The Court will thus exercise restraint and decline to sanction Abbatangelo. See Chambers, 501 U.S. at 44 (“[b]ecause of their very potency, inherent powers must be exercised with restraint and discretion.”). Abbatangelo appears trapped between a rock and a hard place-unresponsive clients who may no longer exist, and former co-counsel who was terminated after apparently being disbarred. (ECF No. 397 at 2.) It has been a year and a half since Abbatangelo first attempted to withdraw, and there is no evidence in the record that he has been able to reestablish meaningful contact with either Plaintiffs or Miller. (ECF No. 301.) There is also no evidence that Abbatangelo has acted in bad faith here; to the contrary, and as an example, he filed a response on Plaintiffs' behalf explaining that he was unable to take a meaningful position because of his inability to contact his former co-counsel and his clients. (ECF No. 433 at 3 (“It appears that the Plaintiffs have, for whatever reason(s), abandoned this case. Undersigned can only do so much on the case. Therefore, undersigned cannot oppose or concede the Defendant's Motion.”).) The Court will therefore decline to sanction Abbatangelo. See Yagman v. Republic Ins., 987 F.2d 622, 628-29 (9th Cir. 1993) (holding that a “sanction based upon the court's inherent power [was] not sustainable” where there was “no indication in the record before us that [plaintiff acting as his own counsel] acted in bad faith or intended to mislead the court[.]”).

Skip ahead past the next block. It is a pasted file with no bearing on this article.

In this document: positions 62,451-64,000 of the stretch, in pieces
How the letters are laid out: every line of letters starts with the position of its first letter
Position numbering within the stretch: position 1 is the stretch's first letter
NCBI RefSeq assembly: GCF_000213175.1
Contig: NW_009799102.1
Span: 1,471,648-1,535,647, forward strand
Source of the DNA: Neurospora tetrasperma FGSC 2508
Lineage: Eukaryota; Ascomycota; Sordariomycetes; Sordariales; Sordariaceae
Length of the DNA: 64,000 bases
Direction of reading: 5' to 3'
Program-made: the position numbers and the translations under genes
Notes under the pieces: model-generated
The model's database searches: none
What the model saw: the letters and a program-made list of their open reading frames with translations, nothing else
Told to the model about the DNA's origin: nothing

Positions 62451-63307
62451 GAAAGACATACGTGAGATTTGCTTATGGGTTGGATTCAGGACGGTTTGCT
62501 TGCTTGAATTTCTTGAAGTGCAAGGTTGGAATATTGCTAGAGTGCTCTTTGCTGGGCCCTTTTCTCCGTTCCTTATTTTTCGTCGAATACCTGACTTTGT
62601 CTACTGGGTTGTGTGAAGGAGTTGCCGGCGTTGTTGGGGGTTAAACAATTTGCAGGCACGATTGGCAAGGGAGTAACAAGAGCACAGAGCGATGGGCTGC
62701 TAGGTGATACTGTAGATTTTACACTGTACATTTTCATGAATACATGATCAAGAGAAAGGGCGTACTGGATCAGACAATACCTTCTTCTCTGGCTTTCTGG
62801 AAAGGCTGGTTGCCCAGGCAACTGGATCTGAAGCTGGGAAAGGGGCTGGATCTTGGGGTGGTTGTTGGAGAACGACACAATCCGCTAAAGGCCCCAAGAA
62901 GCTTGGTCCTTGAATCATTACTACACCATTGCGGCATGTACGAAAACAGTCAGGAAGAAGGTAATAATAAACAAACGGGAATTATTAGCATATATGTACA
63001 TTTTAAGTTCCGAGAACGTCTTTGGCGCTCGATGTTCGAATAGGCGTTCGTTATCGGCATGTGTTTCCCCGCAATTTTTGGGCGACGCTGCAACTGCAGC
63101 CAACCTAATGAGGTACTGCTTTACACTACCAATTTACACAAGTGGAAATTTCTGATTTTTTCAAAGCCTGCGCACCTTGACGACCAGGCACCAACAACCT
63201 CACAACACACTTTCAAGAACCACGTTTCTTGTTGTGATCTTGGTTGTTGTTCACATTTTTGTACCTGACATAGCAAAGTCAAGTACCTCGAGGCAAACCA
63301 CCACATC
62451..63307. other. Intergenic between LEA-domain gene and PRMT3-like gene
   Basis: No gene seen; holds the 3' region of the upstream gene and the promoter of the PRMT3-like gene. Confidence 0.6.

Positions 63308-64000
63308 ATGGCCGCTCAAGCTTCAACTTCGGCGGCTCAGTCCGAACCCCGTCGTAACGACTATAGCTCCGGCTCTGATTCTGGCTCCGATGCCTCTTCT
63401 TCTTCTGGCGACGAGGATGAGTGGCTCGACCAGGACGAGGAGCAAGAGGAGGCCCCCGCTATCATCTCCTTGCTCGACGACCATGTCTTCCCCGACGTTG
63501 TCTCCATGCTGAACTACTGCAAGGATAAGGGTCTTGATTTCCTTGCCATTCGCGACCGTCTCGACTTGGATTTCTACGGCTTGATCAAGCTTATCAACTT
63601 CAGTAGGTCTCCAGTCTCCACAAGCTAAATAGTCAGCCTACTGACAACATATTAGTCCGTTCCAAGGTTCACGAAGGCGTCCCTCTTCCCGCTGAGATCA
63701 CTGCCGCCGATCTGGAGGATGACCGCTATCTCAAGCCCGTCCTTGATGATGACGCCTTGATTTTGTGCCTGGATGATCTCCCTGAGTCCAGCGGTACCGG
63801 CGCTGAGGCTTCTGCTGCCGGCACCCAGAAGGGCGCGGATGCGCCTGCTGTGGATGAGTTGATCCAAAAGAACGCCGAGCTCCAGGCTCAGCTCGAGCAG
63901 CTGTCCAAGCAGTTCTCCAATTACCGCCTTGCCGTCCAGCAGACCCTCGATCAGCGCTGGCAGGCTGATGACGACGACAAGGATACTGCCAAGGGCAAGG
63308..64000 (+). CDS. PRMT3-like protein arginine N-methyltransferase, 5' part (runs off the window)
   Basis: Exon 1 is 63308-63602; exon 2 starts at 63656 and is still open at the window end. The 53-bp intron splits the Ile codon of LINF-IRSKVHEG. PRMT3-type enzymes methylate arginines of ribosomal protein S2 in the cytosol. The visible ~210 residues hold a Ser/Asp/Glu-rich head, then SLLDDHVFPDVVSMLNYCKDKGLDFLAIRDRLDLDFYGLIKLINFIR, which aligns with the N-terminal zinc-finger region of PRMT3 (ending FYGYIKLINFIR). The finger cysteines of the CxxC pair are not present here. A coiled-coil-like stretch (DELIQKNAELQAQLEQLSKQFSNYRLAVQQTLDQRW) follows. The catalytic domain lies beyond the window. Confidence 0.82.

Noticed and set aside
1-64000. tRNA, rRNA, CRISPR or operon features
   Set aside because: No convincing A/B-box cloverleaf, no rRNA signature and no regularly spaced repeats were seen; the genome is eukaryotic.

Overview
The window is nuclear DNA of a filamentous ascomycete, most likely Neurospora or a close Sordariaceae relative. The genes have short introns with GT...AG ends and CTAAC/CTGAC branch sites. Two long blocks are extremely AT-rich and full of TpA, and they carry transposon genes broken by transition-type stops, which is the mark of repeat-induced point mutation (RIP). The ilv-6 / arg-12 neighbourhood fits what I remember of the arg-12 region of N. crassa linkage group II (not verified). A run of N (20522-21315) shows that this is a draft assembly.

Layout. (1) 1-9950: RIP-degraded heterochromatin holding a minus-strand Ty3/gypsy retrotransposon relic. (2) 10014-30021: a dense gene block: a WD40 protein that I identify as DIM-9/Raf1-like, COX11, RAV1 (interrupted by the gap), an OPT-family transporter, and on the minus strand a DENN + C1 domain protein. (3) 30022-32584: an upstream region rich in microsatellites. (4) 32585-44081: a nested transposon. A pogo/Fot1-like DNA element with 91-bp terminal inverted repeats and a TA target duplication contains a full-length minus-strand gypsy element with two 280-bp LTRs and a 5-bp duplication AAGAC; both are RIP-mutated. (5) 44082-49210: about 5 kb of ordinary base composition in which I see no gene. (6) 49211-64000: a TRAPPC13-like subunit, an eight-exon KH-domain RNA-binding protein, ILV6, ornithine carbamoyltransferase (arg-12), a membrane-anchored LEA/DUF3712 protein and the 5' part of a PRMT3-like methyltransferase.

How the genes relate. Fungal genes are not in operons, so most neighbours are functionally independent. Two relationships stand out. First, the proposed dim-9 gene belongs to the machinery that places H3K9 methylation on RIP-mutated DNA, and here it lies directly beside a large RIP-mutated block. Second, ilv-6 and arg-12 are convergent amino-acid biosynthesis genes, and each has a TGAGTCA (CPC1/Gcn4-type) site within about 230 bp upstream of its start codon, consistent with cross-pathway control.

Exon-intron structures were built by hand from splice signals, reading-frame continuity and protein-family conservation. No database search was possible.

Further, the Court will grant leave to Abbatangelo to file a renewed motion to withdraw as counsel because forcing him to remain involved in this case is futile. The last year and a half of this litigation has revealed that keeping Abbatangelo in this case has not helped Pollak obtain documents or otherwise get responses from Plaintiffs. The Court is therefore willing to let Abbatangelo withdraw if he files a motion properly supported by points and authorities that detail his attempts to contact his clients and former co-counsel. The Court additionally advises Abbatangelo to file updated contact information, including his email and physical addresses, if those addresses have changed since his last filing in this case. See LR IA 3-1.

         V. ...